4.2.
Graphing Network Data with Pandas

Dr. W.J.B. Mattingly
Smithsonian Data Science Lab and United States Holocaust Memorial Museum
August 2021

4.2.1. Covered in this Chapter

  1. How to Get Network Data from Pandas to NetworkX

  2. How to Graph the Data

  3. How to Customize the Graph

4.2.2. Getting the Data from Pandas to NetworkX

Pandas on its own cannot plot out network data. Instead, we must rely on two other libraries, NetworkX and Matplotlib. NetworkX is the standard Python library for working with networks. I have a forthcoming textbook, like this one, that walks users through NetworkX. Matplotlib is one of the standard plotting libraries. The purpose of this brief notebook, is to provide the code necessary for making Pandas work with NetworkX and Matplotlib to take networks stored in a Pandas DataFrame and transform the relationships into graphs.

import pandas as pd
import networkx as nx
import matplotlib.pyplot as plt

Let’s now load our data and see what it looks like.

df = pd.read_csv("data/network.csv")
df
source target
0 Tom Rose
1 Rose Rosita
2 Jerry Jeff
3 Jeff Larry
4 Carmen Carmen
5 Rosita Rosita
6 Larry Carmen
7 Larry Jerry

This is a pretty standard format for networks. We have two columns of data, a source, and a target. Imagine drawing a line to demonstrate networks, the source is where you start drawing the line and the target is where that line ends. This is known as force in network theory and is important for understanding the relationship between nodes, or individual points, in a network graph.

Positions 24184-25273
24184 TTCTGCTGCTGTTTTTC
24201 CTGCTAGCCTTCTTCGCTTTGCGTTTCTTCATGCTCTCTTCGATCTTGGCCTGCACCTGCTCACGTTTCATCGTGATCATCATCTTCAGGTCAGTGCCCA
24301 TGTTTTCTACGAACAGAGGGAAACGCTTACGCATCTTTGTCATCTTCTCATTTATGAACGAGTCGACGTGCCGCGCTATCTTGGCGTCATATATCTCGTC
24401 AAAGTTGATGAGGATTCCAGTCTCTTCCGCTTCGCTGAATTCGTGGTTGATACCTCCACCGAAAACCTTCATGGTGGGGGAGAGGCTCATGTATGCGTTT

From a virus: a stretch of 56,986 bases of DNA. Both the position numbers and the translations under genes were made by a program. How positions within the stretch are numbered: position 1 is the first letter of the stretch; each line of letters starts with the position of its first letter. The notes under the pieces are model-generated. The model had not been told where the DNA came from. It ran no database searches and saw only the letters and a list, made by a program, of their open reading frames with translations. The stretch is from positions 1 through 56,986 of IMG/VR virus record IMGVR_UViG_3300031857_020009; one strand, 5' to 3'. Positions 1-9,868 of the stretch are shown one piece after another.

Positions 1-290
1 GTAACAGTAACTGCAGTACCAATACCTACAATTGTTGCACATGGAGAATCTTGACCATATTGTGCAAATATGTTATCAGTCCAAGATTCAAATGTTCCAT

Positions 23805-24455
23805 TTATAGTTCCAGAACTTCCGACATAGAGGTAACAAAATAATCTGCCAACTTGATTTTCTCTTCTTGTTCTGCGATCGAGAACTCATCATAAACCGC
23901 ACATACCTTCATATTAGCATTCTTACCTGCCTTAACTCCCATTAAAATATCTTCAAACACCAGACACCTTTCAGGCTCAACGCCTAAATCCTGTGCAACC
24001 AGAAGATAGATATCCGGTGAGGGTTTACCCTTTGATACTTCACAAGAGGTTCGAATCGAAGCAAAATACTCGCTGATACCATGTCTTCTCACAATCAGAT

We can use NetworkX’s built in function from_pandas_edgelist() and get that data straight into an edgelist.

G= nx.from_pandas_edgelist(df, "source", "target")

4.2.3. Graphing the Data

And with just two more lines of code we can plot that data out.

nx.draw(G)
plt.show()
../_images/04_02_graphing_networks_with_pandas_14_0.png

4.2.4. Customize the Graph

We have a problem with the image above, however, it is difficult to understand who the nodes represent. Let’s give them some labels.

nx.draw(G, with_labels=True)
plt.show()
../_images/04_02_graphing_networks_with_pandas_17_0.png

Now that we have labels, we need to make them a bit easier to read. We can do this by changing the font color to “whitesmoke” and setting the background to gray. To achieve this we first need to create a fig object to which we will append a few attributes. Next, we draw the network graph and give it a font_color of our desire. Finally, we set the facecolor to gray and plot it.

fig = plt.figure()
nx.draw(G, with_labels=True, font_color="whitesmoke")
fig.set_facecolor('gray')
plt.show()
../_images/04_02_graphing_networks_with_pandas_19_0.png

What if I wanted each node in our network to have an individual color? We can do that too by setting up a color map.

val = []
for i in range(len(G.nodes)):
    val.append(i)
nx.set_node_attributes(G, val, 'val')
fig = plt.figure()
nx.draw(G, with_labels=True, node_color=val, font_color="whitesmoke")
fig.set_facecolor('gray')
plt.show()
../_images/04_02_graphing_networks_with_pandas_21_0.png